In the meantime, let’s all work hard to make sure we know what we are talking about.

GRC 2.0 – The GRC.EcoSystem

GRC 1.0 – it was a good start.

When I originally defined the GRC market, unlike other analysts, I had a holistic view of business processes in mind that needed to participate in a GRC vision and strategy.  The goal was to make sure that GRC was not limited to SOX/finance or IT.  GRC needed to embrace a range of roles and business processes and could not be hijacked (which it often has been) by specific roles.  Thus, I defined the GRC Software Platform as one that could manage policies & procedures, risk & control assessments, loss & investigations, and analytics & reporting across the enterprise.

This was a good start and I have interacted with 114 software vendors that tell me they can do this across GRC roles (NOTE: this is a fabrication or at best a far stretch of the truth for most of them).  In the meantime, I was compiling what appeared to be an endless list of 500+ software vendors offering GRC-related solutions.   Further, I started working with consulting/professional service firms offering a range of professional services across roles and another growing list of 200+ firms.  Finally, I became more aware of the dozens of information/content providers that provided GRC-related content and information to the various roles of GRC.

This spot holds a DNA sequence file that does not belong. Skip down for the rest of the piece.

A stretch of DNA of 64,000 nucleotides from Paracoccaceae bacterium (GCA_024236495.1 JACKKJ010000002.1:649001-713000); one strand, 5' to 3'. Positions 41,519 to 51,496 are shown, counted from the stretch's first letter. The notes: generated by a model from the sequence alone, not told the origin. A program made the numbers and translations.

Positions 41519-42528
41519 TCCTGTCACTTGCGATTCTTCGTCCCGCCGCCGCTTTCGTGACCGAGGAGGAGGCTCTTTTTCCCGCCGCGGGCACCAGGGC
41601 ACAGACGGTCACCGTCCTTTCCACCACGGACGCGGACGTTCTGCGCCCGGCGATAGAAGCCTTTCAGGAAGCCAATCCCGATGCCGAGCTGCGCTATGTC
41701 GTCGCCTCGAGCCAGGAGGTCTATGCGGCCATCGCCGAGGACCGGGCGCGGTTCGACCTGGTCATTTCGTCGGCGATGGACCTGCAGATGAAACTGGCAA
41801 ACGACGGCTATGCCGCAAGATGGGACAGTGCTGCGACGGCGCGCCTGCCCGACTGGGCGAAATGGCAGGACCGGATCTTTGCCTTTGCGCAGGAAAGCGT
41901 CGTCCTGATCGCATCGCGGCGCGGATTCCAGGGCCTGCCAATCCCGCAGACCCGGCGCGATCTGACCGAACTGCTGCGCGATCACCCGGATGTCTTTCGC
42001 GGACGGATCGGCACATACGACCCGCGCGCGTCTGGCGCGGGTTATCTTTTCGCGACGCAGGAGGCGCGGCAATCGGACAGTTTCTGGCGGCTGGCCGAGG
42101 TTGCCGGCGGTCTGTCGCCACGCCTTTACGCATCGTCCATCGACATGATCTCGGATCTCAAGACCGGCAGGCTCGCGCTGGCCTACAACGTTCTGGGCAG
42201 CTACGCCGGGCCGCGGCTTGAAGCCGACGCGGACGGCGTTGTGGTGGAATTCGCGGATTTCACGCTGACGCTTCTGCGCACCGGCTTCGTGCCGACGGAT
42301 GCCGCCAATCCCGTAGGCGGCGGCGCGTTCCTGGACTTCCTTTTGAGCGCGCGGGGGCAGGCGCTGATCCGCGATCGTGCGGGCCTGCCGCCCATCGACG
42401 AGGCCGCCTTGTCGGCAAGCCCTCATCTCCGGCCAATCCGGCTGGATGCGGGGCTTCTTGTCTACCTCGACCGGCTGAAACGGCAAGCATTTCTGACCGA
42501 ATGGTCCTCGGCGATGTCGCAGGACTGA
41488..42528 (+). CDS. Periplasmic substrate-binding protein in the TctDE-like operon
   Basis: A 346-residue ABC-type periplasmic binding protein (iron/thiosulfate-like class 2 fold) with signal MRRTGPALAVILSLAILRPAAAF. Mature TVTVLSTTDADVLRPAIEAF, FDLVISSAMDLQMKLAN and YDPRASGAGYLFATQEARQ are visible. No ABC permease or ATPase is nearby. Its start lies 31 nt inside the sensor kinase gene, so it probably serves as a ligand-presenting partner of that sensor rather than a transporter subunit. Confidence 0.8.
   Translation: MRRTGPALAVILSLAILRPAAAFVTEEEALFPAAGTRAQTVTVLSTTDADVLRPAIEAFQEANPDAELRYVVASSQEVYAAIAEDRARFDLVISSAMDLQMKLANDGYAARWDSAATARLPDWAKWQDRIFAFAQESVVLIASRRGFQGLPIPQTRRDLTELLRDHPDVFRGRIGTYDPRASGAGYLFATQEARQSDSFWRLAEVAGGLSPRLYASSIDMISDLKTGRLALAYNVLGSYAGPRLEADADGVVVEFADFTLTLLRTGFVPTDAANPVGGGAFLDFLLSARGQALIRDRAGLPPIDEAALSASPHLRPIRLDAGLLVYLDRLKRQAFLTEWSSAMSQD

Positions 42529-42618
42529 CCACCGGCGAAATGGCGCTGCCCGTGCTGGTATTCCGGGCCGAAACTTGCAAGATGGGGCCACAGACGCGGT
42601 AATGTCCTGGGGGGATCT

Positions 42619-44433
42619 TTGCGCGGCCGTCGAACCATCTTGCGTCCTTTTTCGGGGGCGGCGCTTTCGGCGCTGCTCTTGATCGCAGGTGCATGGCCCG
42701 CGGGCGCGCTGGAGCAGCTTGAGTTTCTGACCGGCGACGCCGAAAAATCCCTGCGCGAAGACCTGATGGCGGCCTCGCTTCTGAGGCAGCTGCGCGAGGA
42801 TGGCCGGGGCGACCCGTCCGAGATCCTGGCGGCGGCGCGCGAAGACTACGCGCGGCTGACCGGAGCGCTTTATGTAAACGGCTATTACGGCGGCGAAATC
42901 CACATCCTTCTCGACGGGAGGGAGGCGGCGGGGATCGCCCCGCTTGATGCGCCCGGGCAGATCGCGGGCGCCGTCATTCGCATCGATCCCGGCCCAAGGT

GRC 2.0 – The GRC.EcoSystem expands on the original vision.

Obviously, the definition and market of GRC needs an overhaul.  And that is what I present to you today in draft form – GRC 2.0 – the GRC.EcoSystem.

The GRC.EcoSystem falls into three primary categories; each with myriad branches and interrelationship beneath them:

  1. GRC Technology Providers. The GRC.EcoSystem moves beyond the four areas I originally defined as GRC (Policy & Procedure Management, Risk & Control Management, Loss & Investigation Management, and GRC Analytics & Reporting).  It now provides an architecture that can more relevantly map the 500+ technology providers.